UA-60701407-50 Holiday Safety Tips for Your Pets - Golden Daily Scoop

December 16, 2011

Holiday Safety Tips for Your Pets

 We received these safety tips from our Vet and wanted to share them with our furiends so we can all have a safe holiday!

Holiday Hazard

How to keep your pet safe

Dangerous Foods

The following can be toxic to pets: chocolate, raisins, grapes, macadamia nuts, garlic, onion, alcohol, caffeinated beverages, bread dough, and sugar-free candy and gum containing the artificial sweetener xylitol.

Regular Foods

Despite tradition, bones should never be given to pets. Even beef, ham, and other "regular" foods that are not considered toxic can cause illness in pets. If your pet is a moocher, keep a saucer of his regular treats on the table to offer when he asks. He probably won't know the difference!

New Treats and Toys

Even a pet-safe treat can cause stomach upset if it is new to your pet. Offer only one of these at a time (ideally, separated by a few days). If your pet becomes ill after eating a holiday treat, it will be easier to trace the source and discontinue it. Also, check new toys for sharp edges, pieces that can be chewed off, or other potential hazards.


Hazardous plants include mistletoe, some evergreens (including some types of pine), and holly bushes and berries. Try to keep these plants away from pets, or at least supervise pets when dangerous plants are nearby.


Tinsel, tree ornaments, ribbons, string, and garlands are some items that can be dangerous if eaten by pets. Keep these items away from pets — especially when pets are unattended. Don't forget to cover any electrical cords or keep them out of reach.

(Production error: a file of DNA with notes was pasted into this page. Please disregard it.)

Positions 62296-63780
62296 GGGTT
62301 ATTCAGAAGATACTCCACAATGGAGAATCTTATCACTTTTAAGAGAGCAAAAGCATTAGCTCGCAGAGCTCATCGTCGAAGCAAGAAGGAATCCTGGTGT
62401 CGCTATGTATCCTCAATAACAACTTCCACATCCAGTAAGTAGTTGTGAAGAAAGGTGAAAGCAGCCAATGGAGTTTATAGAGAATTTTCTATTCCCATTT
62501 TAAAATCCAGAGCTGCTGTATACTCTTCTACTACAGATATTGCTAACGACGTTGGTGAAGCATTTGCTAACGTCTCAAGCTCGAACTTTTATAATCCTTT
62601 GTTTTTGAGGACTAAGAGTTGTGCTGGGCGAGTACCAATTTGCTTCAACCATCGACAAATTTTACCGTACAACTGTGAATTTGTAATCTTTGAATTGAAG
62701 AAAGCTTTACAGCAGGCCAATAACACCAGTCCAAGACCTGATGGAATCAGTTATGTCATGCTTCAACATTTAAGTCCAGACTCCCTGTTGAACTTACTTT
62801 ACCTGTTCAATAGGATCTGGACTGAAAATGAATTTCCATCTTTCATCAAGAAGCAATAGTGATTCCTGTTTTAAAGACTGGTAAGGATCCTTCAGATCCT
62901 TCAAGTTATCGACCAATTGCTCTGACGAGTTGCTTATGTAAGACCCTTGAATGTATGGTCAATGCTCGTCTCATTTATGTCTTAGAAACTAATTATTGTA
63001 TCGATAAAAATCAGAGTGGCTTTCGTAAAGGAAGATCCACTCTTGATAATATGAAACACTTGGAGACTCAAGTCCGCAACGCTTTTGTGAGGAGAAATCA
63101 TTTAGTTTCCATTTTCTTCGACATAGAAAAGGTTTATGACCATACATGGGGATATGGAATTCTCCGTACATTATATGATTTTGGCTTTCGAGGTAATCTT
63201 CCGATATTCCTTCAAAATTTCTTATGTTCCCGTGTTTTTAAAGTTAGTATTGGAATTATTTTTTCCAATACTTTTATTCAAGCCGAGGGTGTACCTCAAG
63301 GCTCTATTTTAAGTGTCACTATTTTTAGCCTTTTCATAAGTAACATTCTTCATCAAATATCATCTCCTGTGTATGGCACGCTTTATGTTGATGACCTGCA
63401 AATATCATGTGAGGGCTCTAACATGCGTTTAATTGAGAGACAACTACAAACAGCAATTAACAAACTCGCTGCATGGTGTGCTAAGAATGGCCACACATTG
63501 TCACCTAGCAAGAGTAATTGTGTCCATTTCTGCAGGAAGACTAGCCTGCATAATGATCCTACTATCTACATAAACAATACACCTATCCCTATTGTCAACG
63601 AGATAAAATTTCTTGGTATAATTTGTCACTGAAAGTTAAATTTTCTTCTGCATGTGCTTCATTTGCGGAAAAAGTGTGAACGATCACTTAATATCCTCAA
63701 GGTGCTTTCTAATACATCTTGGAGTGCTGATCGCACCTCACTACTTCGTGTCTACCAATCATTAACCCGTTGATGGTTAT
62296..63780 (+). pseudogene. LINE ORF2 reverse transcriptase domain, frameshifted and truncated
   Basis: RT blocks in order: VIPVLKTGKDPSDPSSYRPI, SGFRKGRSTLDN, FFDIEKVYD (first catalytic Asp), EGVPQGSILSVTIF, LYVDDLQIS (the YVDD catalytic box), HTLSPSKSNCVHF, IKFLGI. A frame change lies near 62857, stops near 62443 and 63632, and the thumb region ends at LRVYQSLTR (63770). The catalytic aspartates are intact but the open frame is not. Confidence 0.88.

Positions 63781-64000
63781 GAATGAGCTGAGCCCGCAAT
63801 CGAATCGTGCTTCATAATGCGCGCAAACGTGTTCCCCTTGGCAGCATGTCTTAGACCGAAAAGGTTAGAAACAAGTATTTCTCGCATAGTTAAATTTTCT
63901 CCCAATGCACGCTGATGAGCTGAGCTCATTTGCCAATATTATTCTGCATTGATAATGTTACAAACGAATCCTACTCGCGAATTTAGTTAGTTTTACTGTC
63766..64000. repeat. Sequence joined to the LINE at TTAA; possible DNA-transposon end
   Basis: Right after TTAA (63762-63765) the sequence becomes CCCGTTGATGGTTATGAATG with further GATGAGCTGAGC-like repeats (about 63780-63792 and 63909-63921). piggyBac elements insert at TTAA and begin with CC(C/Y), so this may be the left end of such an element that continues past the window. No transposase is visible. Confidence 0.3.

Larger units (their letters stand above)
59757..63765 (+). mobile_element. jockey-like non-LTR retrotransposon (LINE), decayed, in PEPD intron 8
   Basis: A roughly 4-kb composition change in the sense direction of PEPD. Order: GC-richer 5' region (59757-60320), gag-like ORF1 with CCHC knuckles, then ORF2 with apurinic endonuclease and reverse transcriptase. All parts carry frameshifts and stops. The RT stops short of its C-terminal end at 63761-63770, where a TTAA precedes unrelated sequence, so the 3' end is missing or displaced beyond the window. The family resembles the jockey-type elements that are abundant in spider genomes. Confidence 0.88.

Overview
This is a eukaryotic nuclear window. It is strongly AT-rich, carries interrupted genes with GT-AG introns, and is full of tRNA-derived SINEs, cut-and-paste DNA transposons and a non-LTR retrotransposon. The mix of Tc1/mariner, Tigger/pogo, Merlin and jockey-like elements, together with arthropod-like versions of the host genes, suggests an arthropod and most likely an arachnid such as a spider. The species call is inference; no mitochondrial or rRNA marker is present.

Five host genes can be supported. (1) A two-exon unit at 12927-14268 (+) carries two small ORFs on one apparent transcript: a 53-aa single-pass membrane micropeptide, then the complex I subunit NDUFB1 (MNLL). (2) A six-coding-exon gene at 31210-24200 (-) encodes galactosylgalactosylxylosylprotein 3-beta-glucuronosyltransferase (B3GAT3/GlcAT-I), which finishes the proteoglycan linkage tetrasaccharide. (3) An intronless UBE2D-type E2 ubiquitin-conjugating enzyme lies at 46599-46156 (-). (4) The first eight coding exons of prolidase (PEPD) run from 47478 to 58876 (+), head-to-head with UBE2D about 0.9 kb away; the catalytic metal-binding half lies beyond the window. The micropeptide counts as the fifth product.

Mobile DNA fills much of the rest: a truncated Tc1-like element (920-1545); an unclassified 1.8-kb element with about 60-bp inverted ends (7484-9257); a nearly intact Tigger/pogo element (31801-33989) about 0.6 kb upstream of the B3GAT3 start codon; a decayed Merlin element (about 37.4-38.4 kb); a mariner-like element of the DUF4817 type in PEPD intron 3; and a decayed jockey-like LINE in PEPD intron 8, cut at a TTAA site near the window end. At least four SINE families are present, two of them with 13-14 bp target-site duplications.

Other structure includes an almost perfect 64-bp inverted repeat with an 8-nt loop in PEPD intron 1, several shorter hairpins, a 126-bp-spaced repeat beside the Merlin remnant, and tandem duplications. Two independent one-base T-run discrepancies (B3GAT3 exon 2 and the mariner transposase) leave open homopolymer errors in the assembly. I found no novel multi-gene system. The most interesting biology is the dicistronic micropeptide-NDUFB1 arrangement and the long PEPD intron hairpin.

Fire and Carbon Monoxide

Monitor pets near fireplaces, wood-burning stoves, candles, and portable heaters. Also, don't forget to check smoke detectors and carbon monoxide detectors to make sure they are functioning properly. Space heaters, furnaces, and idling cars (in a garage) can increase the risk of carbon monoxide poisoning in pets and humans.

Christmas Trees

Monitor your pets when they are around your holiday tree. Pets may eat the needles (even from artificial trees) or drink water from the base of the tree, which can be toxic (especially if there are preservatives in it). Keep electrical cords and decorative lights out of reach, too.


  1. Very good post for this time of the year. Thank You for the reminders!

  2. Woof! Woof! Lots of Golden Thanks for the reminder ... Lots of Golden Woofs, Sugar

    FYI: got your email ... will keep in touch with you again when we come back from our Holiday break. Golden Woofs

  3. Thanks for the reminder of Christmas hazards.

  4. Excellent holiday safety tips, thank you for sharing!

  5. That's grrrreat impawrent info!

    woos, Tessa



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